Hanging Kasab may take several years (Lead, superseding earlier story)

May 6th, 2010 - 7:41 pm ICT by IANS  

New Delhi, May 6 (IANS) Hanging 26/11 terrorist Ajmal Amir Kasab may be sooner said than done as the death sentence given by the Mumbai special court Thursday will first undergo judicial scrutiny by India’s higher courts and then await the president’s decision in case of a mercy plea.
The entire process could take years as there are at least 52 people still waiting for presidential assent on their execution, while nearly 300 others condemned to the gallows by lower courts are awaiting the higher courts’ endorsement.

The death sentence for Kasab, the lone Pakistan-based terrorist caught alive in the Mumbai terror attack, will have to be mandatorily confirmed by the Bombay High Court. He was tried under various charges of terrorism as per India’s normal penal law as well as its latest anti-terror law, the Unlawful Activities (Prevention) Act, 2004 or UAPA.

Had he been tried and convicted under either of the two previous terror laws - the Terrorist and Disruptive Activities (Prevention) Act 1986, now defunct, or Prevention of Terrorism Act (repealed in 2004), Kasab would have been entitled to approach the Supreme Court directly against the anti-terror court’s order, said a lawyer from the office of Solicitor General Gopal Subramanium.

But as the new anti-terror law, UAPA, does not provide for direct appeal in the apex court, Kasab’s death sentence will first have to be confirmed by the Bombay High Court.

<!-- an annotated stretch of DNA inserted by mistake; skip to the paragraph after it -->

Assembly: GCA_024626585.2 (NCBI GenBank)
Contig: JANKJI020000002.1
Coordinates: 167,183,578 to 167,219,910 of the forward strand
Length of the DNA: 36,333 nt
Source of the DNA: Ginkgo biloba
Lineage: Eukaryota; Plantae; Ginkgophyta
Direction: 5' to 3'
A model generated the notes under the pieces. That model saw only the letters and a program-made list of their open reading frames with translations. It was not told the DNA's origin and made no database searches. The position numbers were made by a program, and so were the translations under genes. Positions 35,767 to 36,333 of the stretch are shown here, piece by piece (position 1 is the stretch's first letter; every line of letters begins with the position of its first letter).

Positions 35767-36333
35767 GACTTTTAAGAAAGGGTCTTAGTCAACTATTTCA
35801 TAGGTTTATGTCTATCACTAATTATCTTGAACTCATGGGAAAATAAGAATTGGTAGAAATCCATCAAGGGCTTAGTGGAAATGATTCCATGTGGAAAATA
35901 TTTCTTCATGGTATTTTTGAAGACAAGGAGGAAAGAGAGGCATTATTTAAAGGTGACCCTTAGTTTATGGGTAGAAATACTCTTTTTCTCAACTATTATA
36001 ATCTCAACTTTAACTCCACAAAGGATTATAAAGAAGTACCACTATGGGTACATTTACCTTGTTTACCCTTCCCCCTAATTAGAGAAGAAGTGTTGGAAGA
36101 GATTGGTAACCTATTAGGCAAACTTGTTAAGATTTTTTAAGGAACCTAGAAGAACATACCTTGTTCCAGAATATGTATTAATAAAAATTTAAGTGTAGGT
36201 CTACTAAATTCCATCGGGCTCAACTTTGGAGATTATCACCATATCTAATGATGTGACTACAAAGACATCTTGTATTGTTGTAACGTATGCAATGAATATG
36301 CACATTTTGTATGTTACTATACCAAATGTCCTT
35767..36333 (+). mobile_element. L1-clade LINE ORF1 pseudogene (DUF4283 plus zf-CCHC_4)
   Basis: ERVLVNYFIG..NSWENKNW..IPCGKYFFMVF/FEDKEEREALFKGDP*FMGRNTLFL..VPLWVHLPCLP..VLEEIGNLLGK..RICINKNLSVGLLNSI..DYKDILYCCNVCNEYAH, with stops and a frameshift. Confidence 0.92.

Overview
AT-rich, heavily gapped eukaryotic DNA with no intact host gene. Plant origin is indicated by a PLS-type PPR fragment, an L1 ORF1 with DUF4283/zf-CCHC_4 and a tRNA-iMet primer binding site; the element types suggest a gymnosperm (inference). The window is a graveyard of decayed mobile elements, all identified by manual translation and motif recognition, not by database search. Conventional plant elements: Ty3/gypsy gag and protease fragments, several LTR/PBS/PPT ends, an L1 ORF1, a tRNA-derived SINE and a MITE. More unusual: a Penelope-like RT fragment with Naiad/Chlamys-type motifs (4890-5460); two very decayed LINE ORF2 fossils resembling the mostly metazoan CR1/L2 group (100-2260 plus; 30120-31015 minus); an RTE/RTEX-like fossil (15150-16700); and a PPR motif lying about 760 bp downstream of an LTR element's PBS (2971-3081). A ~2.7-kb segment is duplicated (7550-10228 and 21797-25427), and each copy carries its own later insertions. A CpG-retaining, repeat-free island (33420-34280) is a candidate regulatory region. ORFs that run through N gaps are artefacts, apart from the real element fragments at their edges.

In case, the high court confirms Kasab’s death sentence, he would be entitled to go to the apex court in appeal.

And even if the apex court conducts an expeditious hearing over his appeal, it is highly unlikely that the final decision in the case will be taken in less than five years, said former Additional Solicitor General K.K. Sood.

For, even if the apex court decides in favour of the death sentence, Kasab will be entitled to seek a review of the verdict. And in case the apex court sticks to its stand, he may approach it a third time with what is known as a curative petition, raising some question of law, pointed out Sood.

In case the apex court eventually decides against Kasab, he will still have the option of approaching the president of India with a mercy petition to seek commutation of his death sentence into life or outright release under Article 72 of the constitution.

Kasab was among 10 Pakistani gunmen who struck in Mumbai in November 2008 in India’s worst terror attack that left 166 people dead. Unlike Kasab, the nine others were killed by security forces.

The list of prisoners already condemned to the gallows in India but awaiting presidential assent for execution includes Mohammed Afzal Guru, convicted for his role in the December 2001 parliament attack case.

Sources said Guru’s mercy petition is still pending with the union home ministry to be processed and sent to the Rashtrapati Bhavan for the president to take a decision on whether he should be sent to the gallows.

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